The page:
Stamen Filipov to the Constitutional Court

6/2003-0-0
Download Judgment: English Macedonian
Country: Macedonia
Region: Europe
Year: 2003
Court: Constitutional Court
Health Topics: Health systems and financing, Public safety
Human Rights: Right to health, Right to social security
Tags: Health insurance, Health regulation, Safety regulation, Traffic safety

The Petitioner, Stamen Filipov, challenged several provisions of the Law on Insurance (the Law), which required owners and the users of motor vehicles, aircrafts, ships, motor powered boats and railway vehicles to conclude insurance contracts. Filipov challenged these compulsory insurance provisions on the basis that they forced parties to conclude contracts they did not agree with or were not interested in. Filipov also claimed that the law was unconstitutional because it had no penal provisions.

The challenged provisions required passengers on public transport to be insured from the consequences of accidents, and the owners and the users of motor vehicles, aircrafts, ships and motor powered boats to be ensured against third party liability. The Law also imposed fines for misdemeanor on legal and natural persons who failed to obtain the stipulated insurance.

The Court rejected Filipov’s claims. It considered the compulsory insurance obligation to have a foundational basis in the constitutional rights to social security and health, and with the constitutional principles of the rule of law, humanism, social justice and solidarity. Under the Constitution, every citizen had a right to social security and social insurance in accordance with law and collective agreement, as well as both a right and duty to protect and promote her/his health and the health of others. The State, on the other hand, had an obligation to provide social protection and social security for citizens in accordance with social justice. The legislator therefore was right to provide for a compulsory rather than voluntary insurance contract, in view of its own obligations to provide for social protection and security of the citizens. In the view of the Court, these provisions were a State expression of care and responsibility towards its obligations, and were therefore consistent with the Constitution.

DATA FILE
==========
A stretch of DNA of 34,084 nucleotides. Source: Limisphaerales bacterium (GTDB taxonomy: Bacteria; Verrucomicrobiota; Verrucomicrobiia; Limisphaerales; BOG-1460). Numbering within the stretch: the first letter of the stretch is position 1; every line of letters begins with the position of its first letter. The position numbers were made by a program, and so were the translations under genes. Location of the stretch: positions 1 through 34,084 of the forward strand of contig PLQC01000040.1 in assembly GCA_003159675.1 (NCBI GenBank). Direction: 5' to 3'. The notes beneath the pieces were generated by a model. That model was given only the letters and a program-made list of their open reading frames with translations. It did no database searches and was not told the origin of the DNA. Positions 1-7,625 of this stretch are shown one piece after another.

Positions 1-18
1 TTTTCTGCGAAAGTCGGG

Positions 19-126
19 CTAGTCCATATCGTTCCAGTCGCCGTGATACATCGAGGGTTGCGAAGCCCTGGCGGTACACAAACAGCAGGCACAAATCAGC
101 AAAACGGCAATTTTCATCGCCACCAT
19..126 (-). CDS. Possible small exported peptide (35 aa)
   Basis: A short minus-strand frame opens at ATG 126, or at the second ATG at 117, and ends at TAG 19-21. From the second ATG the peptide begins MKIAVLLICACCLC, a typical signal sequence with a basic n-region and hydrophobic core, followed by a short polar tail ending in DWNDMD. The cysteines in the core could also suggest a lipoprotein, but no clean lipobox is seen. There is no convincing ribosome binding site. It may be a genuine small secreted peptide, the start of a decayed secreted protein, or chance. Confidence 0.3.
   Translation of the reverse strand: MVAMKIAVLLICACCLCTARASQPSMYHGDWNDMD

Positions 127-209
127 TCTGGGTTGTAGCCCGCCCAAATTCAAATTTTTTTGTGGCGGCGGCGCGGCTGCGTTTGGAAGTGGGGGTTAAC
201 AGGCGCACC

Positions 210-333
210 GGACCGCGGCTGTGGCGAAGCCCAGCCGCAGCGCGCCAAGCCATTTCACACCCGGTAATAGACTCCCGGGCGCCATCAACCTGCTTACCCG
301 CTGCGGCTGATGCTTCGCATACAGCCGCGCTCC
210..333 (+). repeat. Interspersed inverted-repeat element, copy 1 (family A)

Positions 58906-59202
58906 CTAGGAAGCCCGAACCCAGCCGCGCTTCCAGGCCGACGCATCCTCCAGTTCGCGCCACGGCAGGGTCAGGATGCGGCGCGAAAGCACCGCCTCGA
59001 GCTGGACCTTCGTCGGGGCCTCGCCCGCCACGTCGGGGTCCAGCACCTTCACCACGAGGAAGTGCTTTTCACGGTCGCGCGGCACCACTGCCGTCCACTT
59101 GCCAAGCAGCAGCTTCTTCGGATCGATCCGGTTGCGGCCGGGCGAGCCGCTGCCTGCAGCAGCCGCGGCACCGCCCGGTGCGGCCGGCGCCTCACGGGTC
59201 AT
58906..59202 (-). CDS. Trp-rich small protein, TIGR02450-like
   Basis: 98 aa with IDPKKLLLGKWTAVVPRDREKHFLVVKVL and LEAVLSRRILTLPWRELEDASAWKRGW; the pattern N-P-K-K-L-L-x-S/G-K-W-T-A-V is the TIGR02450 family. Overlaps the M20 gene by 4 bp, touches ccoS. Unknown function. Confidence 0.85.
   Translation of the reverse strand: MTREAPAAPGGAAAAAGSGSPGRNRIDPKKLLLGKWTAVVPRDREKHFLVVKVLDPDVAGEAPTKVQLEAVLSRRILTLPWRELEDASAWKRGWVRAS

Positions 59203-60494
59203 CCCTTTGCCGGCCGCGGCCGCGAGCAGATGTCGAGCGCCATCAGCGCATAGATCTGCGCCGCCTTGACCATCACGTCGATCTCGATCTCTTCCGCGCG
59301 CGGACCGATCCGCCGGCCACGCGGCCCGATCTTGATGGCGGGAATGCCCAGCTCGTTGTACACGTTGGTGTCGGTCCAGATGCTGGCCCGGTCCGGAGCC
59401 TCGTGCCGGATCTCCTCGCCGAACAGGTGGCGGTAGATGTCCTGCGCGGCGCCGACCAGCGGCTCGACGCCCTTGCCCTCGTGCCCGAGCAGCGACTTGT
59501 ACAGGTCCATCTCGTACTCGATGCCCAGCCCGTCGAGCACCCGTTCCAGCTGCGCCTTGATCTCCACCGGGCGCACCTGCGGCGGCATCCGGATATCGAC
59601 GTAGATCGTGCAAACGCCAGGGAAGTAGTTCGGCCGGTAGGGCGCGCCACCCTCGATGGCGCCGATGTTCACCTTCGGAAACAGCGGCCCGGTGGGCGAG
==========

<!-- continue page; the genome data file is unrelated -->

The Court rejected the argument that the law did not contain penal provisions, pointing to the many instances in which the legislation imposed fines for non-compliance. It also declined to consider several provisions in the law that had been repealed before the judgment was decided.

“The legislative regulation of these matters, with an appropriate approach according to which these matters are given a degree of exceptional meaning and special compulsory treatment in the insurance sphere, is determined by the specific subject of public transport safety which creates special social problems. Considering this, and starting from the constitutional determination in Article 35 paragraph 1 of the Constitution, according to which the Republic provides social protection and social security for citizens in accordance with the principle of social justice, and according to Article 34 of the Constitution, stating that citizens have a right to social security and social insurance, determined by laws and by collective agreement, as well as on the basis of Article 39 paragraph 2 of the Constitution, which states that a citizen has the right and the duty to protect and promote his own health and the health of others, we can conclude that the contested provisions in Articles 54 to 79-a of the Law on Insurance do indeed possess a constitutional basis to regulate the rights and duties arising from compulsory insurance.” Section 5.

“Also in relation to the contested provisions of this part of the Law are the penal provisions in Article 122 paragraph 1 item 2 and paragraph 2 and Article 123 of the Law, with which the cases when the subjects of compulsory insurance will be penalized for a misdemeanour with a fine are stated, and because of this the claims in the initiative which state that the provisions in the Law regarding compulsory insurance were not regulated by penal provisions are unfounded.” Section 5.

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